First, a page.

Is Oxidative Stress Affecting your DNA?

by Dr. Paul Gross - Date: 2007-04-04 - Word Count: 759 Share This!

Many people today are becoming more aware of using antioxidants (from specific foods or supplements) to combat oxidative stress. When asked why antioxidant strategies are taken, many say they fear oxidative damage to their DNA (deoxyribonucleic acid), a molecule containing genetic instructions for building cells.

These fears may be justified. The fact is, the resulting mutation from oxidized DNA may trigger pathological outcomes, including cancer, neurological degeneration and organ failure. Other oxidation targets include proteins, cell membranes, lysosomes, mitochondria, blood and tissue lipids, polyunsaturated fatty acids, and vitamins or antioxidant molecules themselves. So, how does oxidative stress begin and what attacks the DNA?

Oxidative Stress on our DNA

Our bodies use oxygen to create energy as fuel for our cells, forming by-products in the process. Carbon dioxide and water are two such by-products, but others include reactive oxygen species (ROS), which have both beneficial and potentially dangerous roles in human physiology.

ROS are reactive species because they lack an electron. This electron deficiency then forces the reactive species to aggressively seek a new one from any source, including cell membranes and DNA. Usually, the ROS are neutralized by antioxidants our bodies form (endogenous antioxidants, e.g., glutathione) and by antioxidants provided from food (dietary antioxidants, e.g., phenolics).

Reactive Oxygen Species-the good side, the bad side

The beneficial roles of ROS include antibacterial and antiviral actions, cell-to-cell signaling (such as by nitric oxide and hydrogen peroxide), stimulation of enzyme functions, and regulation of cells controlling release of hormones. That's the good. However, when your body produces more ROS than needed to perform these useful functions, and when you body doesn't have enough antioxidant reserves, this creates a positive-ROS state, or oxidative stress.

How to possibly prevent an oxidative attack

Even during healthy and normal metabolism - but worsened by exposure to added environmental pathogens such as ultraviolet radiation, smoke or other pollutants - the ROS (which are formed continuously) are attacking each cell in our bodies thousands of times per minute or more than a million times per day!

When counterbalancing antioxidant mechanisms are insufficient, DNA lesions occur, including loss or oxidation of base material and breaks of DNA strands. The good news is that not all DNA lesions become pathogenic, as our cells (hard-workers, indeed) also contain mending functions for correcting the DNA injury, called base excision repair (BER).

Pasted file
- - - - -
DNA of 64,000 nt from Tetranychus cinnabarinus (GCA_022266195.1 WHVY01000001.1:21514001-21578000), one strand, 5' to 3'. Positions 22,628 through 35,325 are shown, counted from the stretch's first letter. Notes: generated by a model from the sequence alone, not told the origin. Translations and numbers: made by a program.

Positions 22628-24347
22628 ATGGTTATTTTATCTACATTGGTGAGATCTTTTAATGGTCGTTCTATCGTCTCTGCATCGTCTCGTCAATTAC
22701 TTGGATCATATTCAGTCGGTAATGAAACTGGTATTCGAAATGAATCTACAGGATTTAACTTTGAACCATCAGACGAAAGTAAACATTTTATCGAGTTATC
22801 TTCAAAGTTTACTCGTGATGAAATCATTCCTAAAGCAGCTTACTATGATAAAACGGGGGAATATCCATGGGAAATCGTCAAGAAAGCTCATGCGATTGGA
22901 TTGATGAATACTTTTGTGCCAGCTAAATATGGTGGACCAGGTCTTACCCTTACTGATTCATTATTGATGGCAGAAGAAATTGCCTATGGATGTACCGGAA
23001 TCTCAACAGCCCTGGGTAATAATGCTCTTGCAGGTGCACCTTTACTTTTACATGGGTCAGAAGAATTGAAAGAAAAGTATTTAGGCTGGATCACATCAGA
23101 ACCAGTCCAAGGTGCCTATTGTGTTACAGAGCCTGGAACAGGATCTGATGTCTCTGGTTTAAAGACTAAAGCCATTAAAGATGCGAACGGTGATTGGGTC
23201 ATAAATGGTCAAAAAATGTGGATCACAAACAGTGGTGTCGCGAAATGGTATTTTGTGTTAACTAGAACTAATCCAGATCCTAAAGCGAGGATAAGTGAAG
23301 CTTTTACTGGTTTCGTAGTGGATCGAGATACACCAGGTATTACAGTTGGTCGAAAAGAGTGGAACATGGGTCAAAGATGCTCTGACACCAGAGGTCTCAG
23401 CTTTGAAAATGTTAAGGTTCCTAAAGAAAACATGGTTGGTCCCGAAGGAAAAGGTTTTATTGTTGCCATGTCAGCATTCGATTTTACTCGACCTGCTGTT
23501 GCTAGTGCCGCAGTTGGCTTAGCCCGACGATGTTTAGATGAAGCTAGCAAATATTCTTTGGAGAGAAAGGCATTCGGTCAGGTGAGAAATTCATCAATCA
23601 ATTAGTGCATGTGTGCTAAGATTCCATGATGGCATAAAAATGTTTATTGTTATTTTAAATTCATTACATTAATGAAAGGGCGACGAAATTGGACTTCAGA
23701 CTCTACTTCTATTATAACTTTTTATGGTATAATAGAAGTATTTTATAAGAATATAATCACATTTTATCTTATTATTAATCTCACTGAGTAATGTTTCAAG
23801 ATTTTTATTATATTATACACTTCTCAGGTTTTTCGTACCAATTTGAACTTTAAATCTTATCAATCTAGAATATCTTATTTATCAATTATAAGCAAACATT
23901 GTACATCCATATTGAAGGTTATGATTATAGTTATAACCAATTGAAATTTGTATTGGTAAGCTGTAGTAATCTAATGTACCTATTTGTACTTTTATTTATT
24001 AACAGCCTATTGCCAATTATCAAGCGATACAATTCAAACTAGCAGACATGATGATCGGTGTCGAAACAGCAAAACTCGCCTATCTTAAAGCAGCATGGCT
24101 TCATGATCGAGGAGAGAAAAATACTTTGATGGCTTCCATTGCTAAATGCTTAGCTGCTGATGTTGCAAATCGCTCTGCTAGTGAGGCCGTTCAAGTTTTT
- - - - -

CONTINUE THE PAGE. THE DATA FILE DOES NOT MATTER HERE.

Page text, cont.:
While it works to repair most of the time, BER may not fully correct all injuries to DNA, leading to mutated DNA, as found in carcinogenesis, aging or age-related diseases.

Give your body a "metabolic tune-up"

For 20 years, Dr. Bruce N. Ames of the University of California-Berkeley has analyzed ROS-initiated DNA lesions, aging onset and disease progression, and has advocated nutritional remedies as protection, including dietary supplementation with lipoic acid, acetylcarnitine, folic acid, biotin, vitamins C, E, B6 (pyridoxine) and -12 (cyanocobalamin), iron and zinc. Together, these nutrients provide what Dr. Ames has coined a "metabolic tune-up."

An excerpt from a 2002 publication in the Annals of the NY Academy of Science (partly edited)

In feeding studies in old rats, these mitochondrial metabolites and antioxidants furnish several benefits that include 1) arresting the age-associated decline of ambulatory activity and memory, 2) partially restoring mitochondrial structure and function, 3) inhibiting age-associated increase of oxidative damage to lipids, proteins, and nucleic acids, 4) elevating levels of antioxidants, and 5) restoring activity and substrate binding affinity of a key mitochondrial enzyme, carnitine acetyltransferase. These mitochondrial metabolites and antioxidants 1) protect neuronal cells from neurotoxin- and oxidant-induced toxicity and oxidative damage; 2) delay the normal aging of human fibroblast cells, and 3) inhibit oxidant-induced acceleration of aging. These results suggest a plausible mechanism: with age, increased oxidative damage to proteins and lipid membranes, particularly in mitochondria, causes a) a deformation of enzyme structure, with b) a consequent decrease of enzyme activity as well as c) substrate binding affinity for their substrates. An increased level of substrate restores the velocity of the reaction and restores mitochondrial function, thus delaying mitochondrial decay and aging.

So, if you want fight reactive oxygen radicals, eat the right antioxidant foods. References and Reading

* Liu J, Atamna H, Kuratsune H, Ames BN. Delaying brain mitochondrial decay and aging with mitochondrial antioxidants and metabolites. Ann N Y Acad Sci. 2002 Apr;959:133-66.

* Ames BN. A role for supplements in optimizing health: the metabolic tune-up. Arch Biochem Biophys. 2004 Mar 1;423(1):227-34.

* PubMed, online database of the US National Library of Medicine,

* Wikipedia, the free encyclopedia, Oxidative Stress,

Reading and References * Nutrient Data Laboratory, Agricultural Research Service, US Department of Agriculture,

* Phytochemical database of the USDA, Agricultural Research Service,

* Wikipedia, the free encyclopedia,

Copyright 2006 Berry Health Inc.

Related Tags: stress, oxidative stress, antioxidant, orac, dna, berry

Dr. Paul Gross is a scientist and expert on cardiovascular and brain physiology. A published researcher, Gross recently completed a book on the Chinese wolfberry and has begun another on antioxidant berries. Gross is founder of Berry Health Inc, a developer of nutritional, berry-based supplements. For more information, visit

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